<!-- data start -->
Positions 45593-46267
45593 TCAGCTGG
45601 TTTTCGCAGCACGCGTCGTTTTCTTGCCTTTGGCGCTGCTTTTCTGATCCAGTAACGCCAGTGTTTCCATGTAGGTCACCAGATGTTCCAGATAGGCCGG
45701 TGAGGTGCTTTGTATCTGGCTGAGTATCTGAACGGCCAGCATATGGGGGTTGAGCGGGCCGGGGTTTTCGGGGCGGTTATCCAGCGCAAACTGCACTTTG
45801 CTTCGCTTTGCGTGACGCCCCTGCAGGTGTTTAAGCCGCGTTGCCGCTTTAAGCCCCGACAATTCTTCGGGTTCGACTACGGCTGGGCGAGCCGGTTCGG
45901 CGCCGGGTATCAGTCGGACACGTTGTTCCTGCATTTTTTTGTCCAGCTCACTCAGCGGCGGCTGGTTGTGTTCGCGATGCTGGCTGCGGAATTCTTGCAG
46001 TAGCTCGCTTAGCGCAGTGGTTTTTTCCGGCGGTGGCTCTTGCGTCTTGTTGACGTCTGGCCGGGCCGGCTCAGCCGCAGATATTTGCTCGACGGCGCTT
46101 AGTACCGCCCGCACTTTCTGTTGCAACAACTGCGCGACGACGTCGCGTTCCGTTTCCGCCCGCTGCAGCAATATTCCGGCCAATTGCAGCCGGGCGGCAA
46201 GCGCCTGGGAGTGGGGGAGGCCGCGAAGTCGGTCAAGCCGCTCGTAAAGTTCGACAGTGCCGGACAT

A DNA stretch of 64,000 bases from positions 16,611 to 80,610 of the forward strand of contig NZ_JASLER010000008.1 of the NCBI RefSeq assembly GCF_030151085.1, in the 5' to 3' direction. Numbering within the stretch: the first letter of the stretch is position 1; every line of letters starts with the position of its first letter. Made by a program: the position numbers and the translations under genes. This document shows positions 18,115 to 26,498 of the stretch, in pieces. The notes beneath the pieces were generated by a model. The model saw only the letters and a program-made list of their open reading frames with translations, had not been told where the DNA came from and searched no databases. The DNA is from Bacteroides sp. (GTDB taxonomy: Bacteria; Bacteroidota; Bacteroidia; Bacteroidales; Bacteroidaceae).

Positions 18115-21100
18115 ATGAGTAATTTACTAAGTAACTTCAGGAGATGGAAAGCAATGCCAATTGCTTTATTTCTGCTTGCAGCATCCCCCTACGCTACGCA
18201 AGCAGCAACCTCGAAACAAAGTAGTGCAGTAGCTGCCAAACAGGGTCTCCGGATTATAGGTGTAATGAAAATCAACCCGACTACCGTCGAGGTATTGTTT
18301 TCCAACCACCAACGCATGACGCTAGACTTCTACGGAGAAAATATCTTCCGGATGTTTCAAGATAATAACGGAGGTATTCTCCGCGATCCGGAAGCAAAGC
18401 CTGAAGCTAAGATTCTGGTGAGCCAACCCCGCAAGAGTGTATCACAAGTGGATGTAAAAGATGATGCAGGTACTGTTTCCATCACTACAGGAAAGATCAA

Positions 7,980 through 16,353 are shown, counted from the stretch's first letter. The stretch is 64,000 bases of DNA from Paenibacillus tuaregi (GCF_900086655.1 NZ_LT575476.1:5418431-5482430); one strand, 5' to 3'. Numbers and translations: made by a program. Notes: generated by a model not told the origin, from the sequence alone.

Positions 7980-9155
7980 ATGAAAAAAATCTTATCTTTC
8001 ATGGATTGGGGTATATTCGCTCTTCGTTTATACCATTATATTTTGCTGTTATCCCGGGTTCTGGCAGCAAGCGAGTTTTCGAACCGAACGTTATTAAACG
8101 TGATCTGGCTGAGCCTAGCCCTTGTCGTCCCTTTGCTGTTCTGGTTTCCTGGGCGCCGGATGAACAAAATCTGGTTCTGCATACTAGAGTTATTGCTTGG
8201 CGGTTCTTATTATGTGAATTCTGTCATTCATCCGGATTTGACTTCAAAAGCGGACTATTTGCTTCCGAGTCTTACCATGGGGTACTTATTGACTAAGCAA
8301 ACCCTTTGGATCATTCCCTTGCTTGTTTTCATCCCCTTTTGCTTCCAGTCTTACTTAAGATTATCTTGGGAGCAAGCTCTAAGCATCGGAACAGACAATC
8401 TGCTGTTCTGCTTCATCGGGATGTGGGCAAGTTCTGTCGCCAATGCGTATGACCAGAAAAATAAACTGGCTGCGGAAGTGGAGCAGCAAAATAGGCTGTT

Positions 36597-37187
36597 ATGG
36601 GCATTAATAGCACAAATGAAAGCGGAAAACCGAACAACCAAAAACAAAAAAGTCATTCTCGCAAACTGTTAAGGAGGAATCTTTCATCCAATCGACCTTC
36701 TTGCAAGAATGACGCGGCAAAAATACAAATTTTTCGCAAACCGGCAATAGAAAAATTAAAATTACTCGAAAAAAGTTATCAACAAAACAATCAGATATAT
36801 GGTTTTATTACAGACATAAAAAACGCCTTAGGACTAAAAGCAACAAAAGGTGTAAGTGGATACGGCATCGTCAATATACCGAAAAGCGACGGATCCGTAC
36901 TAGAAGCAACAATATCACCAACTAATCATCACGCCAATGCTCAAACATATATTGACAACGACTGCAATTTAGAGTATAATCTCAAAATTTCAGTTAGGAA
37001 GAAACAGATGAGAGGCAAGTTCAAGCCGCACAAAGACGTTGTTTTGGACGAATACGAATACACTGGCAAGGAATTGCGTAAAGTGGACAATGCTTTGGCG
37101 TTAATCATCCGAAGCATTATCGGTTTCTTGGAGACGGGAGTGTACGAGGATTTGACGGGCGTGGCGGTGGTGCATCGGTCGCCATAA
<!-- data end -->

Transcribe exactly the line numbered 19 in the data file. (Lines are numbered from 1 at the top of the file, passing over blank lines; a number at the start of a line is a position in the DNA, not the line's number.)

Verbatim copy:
8001 ATGGATTGGGGTATATTCGCTCTTCGTTTATACCATTATATTTTGCTGTTATCCCGGGTTCTGGCAGCAAGCGAGTTTTCGAACCGAACGTTATTAAACG